On Thursday July 14 to July 17th, hundreds of people will gather on the shores of Lake Huron at Ojibway Park in Garden River First Nation for the Great Lakes Gathering.
A Sunrise Ceremony will open four days of ceremonies, welcoming Nibi Onji Canoe Journey and Water Keepers Journey, two separate ceremonial canoe journeys which started in June, and became one approximately three weeks ago.
Edward E. George, Stoney Point First Nation is Nibi Onji Canoe Journey. Saultonline sat down with Edward at Ojibway Park on Tuesday, and will share a story later about his journey. An epic journey that inspired many along the route, including canoe paddlers who joined Nibi Onji and are still with him, paddling their way to Sunrise Ceremony on Thursday, July 14th. Edward has had incredible shore support as well. Joanne Robertson (Fiddlehead Farms, Goulais River) is mapping the route and a person call follow along via Facebook page.
Water Keepers Canoe Journey are following ‘ancestral canoe routes through the chain of lakes that connect us with Atikameksheng Anishinaabek, down through Whitefish River territory to the Great Lake Huron. We will follow the North shore passing through the territories of Sagamok, Genaabaajiin (Serpent River), Mississaugi First Nation, and Thessalon First Nation before arriving at our destination; the Great Lakes Water Gathering in Garden River First Nation.’
For people coming to the Gathering, who would like to camp, “We have an entire section of Ojibway Park reserved for campers.” shared Becky Big Canoe, one of Great Lakes Gatherings organizers. “Bring out your own water in large containers. We are discouraging the use of small plastic water bottles. Bring lots of potable water with you”
With the theme of meaningful discussion and ceremonies for nibi, water, using disposable plastic water bottles would run counter to Great Lakes Gathering purpose.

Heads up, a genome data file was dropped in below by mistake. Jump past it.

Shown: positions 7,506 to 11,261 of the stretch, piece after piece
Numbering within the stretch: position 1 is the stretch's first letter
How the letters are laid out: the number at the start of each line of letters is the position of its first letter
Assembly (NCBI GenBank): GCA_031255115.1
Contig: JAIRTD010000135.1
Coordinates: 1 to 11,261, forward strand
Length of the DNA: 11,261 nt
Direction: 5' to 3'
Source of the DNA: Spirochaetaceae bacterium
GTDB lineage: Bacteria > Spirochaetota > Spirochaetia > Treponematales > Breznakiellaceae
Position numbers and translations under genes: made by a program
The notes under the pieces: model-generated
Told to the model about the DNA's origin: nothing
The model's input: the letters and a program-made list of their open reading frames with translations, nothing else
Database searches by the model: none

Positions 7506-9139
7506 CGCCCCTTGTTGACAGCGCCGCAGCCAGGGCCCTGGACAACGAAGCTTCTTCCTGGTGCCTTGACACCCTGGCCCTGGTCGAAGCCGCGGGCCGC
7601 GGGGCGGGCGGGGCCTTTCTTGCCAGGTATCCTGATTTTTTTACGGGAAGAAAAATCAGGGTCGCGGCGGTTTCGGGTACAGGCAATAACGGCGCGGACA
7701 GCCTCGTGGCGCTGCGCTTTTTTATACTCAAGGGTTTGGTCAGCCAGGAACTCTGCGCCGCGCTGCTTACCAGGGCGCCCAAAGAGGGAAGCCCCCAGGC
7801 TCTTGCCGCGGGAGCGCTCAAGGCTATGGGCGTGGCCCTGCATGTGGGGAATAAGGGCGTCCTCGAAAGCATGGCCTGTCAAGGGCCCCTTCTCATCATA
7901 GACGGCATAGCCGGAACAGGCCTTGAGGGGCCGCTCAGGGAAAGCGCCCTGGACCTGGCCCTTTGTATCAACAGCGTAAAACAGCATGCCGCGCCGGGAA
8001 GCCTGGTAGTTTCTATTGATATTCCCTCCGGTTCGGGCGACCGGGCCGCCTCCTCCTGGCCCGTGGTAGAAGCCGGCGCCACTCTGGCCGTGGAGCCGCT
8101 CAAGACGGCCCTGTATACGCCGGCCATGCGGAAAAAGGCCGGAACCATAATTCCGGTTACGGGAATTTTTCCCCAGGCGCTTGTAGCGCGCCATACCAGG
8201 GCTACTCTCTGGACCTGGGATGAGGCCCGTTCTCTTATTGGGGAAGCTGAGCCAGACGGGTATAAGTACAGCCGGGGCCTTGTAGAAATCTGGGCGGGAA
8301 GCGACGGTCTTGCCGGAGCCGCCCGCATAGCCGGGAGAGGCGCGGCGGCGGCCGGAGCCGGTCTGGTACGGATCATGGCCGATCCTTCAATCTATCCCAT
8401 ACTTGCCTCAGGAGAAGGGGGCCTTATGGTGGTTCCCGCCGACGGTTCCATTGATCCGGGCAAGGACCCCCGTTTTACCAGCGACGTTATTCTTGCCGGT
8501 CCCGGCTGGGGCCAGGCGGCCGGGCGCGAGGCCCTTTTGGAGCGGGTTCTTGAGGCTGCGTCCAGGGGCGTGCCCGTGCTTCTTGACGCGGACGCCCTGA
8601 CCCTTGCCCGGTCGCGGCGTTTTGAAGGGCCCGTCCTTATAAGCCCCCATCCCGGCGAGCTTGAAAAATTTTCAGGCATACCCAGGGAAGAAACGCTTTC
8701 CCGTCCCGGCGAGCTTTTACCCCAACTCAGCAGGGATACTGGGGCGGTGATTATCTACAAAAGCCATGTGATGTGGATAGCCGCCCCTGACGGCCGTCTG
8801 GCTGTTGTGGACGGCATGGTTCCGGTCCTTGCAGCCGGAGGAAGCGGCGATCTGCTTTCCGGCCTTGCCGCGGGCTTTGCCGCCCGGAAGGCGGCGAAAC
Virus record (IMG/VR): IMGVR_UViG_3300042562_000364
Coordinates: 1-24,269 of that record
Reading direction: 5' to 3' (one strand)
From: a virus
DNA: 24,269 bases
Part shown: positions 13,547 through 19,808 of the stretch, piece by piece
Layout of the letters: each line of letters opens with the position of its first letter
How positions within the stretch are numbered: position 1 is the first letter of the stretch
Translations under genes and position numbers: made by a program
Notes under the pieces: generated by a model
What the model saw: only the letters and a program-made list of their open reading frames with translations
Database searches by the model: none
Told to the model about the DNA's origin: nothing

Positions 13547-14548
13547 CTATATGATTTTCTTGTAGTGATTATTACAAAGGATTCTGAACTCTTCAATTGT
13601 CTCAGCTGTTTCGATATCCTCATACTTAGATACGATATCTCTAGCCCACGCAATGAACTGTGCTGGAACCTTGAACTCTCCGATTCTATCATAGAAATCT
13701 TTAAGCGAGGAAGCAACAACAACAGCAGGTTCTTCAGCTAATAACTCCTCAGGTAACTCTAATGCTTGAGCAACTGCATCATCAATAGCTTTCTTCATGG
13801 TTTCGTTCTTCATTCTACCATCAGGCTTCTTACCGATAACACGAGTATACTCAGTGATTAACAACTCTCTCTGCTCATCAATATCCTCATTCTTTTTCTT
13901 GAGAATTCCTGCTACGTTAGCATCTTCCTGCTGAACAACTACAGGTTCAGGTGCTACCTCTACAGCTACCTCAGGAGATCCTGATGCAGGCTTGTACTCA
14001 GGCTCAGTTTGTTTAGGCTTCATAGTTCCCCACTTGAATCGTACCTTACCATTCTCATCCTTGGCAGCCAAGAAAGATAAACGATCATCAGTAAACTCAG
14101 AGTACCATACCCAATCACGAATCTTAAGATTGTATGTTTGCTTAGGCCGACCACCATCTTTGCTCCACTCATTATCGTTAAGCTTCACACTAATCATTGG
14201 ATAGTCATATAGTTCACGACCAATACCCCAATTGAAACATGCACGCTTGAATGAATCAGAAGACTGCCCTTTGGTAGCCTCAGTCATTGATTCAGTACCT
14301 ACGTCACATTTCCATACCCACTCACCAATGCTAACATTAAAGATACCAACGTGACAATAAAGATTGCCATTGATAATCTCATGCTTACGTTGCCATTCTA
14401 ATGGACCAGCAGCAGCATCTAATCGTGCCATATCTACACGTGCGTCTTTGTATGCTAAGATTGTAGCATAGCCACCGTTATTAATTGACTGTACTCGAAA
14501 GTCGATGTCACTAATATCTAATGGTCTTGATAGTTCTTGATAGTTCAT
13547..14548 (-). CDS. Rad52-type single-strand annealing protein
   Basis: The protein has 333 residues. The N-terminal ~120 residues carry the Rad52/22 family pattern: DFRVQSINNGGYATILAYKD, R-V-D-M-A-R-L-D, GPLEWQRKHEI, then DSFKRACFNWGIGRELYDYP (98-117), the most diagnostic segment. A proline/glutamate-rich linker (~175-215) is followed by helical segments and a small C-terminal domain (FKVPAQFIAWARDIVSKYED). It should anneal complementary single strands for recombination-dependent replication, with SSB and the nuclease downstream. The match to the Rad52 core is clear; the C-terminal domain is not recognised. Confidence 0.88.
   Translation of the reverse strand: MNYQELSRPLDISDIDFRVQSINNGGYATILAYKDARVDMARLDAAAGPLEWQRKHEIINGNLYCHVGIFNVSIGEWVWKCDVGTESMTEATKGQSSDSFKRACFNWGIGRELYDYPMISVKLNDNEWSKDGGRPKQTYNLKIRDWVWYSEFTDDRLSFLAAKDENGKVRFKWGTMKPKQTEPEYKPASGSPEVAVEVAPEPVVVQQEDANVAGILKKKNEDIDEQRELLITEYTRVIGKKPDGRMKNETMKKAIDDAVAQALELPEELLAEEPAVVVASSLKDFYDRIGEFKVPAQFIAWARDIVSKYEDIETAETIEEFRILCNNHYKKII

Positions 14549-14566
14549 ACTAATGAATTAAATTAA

Anyone heading out to Ojibway Park for the Gathering is encouraged to help keep a steady supply of potable water topped up.
Not everyone attending Great Lakes Gathering will be staying at Ojibway Park. Local hotels and motels will be filling up with attendees, who are expected to begin arriving today, Wednesday and throughout the four days. There are a substantial number of local people expected to attend.
Starting in February, 2016, ‘A callout was issued to Anishinaabek, Métis, and anyone else who has a concern or stake in the health of the Great Lakes. Many issues will be discussed at the Great Lakes Gathering, including the nuclear waste burial at the Kincardine site, the aging Enbridge Line 5 pipeline under the Straits of Mackinac, and the Nuclear Waste Management Organization’s proposed sites for a deep geological depository along the north shore of Lake Huron. The health and well being of the Great Lakes will be discussed, as well as their value and importance for Indigenous nations in the Great Lakes region.’ (media release)
Under the Elders’ guidance, the people in attendance will discuss the many serious issues regarding the health & wellness of the Great Lakes, and what actions can be taken to preserve them.
“This 4 day ceremonial gathering is a direct action for our sacred waters. We must continue to gather, pray and walk for the water until we know water will be cared for and protected. ” Josephine Mandamin (Anishinaabe)
“The spiritual fabric of Indigenous peoples has always been strongly connected to the water and many see the importance of ensuring that clean water is passed down for future generations. Indigenous peoples see a water crisis has already begun, as many animals do not have water to drink and we do not want to see water issues worsen. We want to improve water quality for plants, animals and humans.” Isaac Murdoch (Anishinaabe)
“The reason why we’ve received such an overwhelming response for this gathering is because everyone who lives around the Great Lakes understands that industry is being given too much power and the risks are too high. It seems like the people are always put second behind the interests of industry.” Christi Belcourt (Métis)
Organizing committee member, Christi Belcourt told saultonline, “We want to discuss ways that we can move forward with ideas that come out of The Gathering; So that things don’t end here. How do we, as a grassroots movement continue to champion for the water after The Gathering.”
Follow the hashtag #GreatLakesGathering on twitter.
Great Lakes Gathering on Facebook: https://www.facebook.com/events/672138276222908/?active_tab=posts
Nibi Onji Canoe Journey: https://www.facebook.com/canoejourneynibionji/
Water Keepers Journey: on twitter: @waterkeepersjouney2016 https://www.facebook.com/WaterKeepersJourney2016/